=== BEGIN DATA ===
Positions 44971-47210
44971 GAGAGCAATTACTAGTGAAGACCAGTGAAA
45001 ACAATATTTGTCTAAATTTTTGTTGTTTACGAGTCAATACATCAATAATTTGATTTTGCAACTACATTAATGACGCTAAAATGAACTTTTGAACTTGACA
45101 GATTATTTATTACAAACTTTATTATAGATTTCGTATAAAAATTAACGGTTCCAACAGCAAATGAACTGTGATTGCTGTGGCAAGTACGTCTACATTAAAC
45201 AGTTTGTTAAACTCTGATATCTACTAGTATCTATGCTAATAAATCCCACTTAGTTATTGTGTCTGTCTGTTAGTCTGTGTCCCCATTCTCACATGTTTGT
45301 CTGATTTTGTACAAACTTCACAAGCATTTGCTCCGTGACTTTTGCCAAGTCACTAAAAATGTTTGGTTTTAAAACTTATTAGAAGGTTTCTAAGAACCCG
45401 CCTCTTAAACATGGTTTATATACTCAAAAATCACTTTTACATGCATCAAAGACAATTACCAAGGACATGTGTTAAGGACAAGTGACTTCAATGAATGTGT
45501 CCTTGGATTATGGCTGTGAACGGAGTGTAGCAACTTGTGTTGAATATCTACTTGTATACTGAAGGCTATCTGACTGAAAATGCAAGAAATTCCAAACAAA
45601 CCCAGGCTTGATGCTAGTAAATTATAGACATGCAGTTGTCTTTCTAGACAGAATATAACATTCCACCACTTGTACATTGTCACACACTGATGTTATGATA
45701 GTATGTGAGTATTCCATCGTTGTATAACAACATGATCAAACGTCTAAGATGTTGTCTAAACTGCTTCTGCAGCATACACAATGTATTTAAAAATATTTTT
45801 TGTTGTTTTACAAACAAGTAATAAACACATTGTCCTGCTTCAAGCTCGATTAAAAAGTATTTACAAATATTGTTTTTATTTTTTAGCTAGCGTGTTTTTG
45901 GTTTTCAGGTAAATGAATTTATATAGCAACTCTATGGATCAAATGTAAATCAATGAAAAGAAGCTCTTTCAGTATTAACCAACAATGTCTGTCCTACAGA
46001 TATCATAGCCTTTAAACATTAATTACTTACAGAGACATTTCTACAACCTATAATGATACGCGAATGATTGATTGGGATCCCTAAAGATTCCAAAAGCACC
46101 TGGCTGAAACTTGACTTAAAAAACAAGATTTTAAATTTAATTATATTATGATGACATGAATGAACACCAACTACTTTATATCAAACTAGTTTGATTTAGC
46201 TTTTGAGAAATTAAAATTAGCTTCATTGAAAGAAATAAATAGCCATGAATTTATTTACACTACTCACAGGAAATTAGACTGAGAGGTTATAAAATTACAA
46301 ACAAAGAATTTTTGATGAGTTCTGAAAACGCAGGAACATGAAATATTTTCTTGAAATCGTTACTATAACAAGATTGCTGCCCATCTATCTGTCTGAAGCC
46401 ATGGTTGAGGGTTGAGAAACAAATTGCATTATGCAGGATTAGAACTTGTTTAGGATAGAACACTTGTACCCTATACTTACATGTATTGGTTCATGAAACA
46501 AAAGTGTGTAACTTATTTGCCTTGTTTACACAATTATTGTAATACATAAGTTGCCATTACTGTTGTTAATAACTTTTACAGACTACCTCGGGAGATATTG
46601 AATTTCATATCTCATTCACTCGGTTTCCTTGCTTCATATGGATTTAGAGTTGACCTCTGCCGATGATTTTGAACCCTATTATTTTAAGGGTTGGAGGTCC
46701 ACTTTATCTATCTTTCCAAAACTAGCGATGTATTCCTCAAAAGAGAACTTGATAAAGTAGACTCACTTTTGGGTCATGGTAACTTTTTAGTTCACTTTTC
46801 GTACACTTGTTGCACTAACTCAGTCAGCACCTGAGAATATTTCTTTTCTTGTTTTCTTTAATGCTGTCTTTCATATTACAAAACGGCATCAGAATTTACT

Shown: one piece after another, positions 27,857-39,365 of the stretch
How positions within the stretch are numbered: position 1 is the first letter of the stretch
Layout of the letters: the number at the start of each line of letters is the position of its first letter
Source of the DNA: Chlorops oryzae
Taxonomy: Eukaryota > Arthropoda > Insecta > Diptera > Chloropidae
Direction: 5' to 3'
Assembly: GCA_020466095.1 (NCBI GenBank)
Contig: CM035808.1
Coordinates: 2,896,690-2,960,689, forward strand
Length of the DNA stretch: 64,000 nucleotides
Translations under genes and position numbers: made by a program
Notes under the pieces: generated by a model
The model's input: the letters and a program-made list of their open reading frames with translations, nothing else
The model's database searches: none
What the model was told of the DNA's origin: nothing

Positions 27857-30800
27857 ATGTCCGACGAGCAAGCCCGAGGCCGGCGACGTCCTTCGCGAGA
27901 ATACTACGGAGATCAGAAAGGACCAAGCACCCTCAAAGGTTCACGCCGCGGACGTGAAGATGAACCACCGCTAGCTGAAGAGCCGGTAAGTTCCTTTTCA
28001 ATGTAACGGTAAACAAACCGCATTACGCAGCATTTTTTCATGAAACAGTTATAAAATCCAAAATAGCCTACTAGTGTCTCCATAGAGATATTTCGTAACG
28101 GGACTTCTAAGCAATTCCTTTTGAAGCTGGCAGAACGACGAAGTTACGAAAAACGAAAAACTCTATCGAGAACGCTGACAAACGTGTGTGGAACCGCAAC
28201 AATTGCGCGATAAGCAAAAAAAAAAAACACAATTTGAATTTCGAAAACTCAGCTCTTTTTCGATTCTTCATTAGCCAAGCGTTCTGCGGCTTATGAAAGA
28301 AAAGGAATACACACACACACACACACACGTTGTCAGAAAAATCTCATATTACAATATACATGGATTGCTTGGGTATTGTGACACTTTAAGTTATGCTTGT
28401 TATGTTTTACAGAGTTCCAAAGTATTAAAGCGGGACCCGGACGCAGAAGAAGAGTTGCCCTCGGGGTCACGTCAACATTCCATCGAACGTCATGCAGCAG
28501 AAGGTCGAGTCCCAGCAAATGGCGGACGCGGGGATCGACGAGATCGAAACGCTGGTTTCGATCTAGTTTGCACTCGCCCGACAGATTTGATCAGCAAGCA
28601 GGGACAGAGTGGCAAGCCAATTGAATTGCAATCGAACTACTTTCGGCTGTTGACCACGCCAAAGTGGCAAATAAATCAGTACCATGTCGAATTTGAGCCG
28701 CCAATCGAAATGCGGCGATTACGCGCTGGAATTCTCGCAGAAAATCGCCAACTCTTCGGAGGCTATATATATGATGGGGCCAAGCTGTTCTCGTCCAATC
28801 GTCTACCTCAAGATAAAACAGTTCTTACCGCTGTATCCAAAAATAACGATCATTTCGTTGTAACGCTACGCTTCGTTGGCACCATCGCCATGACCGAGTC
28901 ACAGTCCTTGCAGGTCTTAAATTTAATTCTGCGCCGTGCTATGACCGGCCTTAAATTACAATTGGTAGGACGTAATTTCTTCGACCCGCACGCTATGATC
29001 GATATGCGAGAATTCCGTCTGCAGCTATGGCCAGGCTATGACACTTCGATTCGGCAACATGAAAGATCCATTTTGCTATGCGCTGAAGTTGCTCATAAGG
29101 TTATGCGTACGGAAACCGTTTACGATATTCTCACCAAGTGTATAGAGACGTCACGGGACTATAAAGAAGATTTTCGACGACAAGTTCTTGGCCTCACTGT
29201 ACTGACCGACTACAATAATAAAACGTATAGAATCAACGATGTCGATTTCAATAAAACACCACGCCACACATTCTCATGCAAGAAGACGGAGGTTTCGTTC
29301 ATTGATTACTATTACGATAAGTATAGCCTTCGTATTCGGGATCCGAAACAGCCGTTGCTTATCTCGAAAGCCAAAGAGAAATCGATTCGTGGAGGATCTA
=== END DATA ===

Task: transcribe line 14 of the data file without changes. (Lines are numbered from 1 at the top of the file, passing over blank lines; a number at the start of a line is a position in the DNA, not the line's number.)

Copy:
46101 TGGCTGAAACTTGACTTAAAAAACAAGATTTTAAATTTAATTATATTATGATGACATGAATGAACACCAACTACTTTATATCAAACTAGTTTGATTTAGC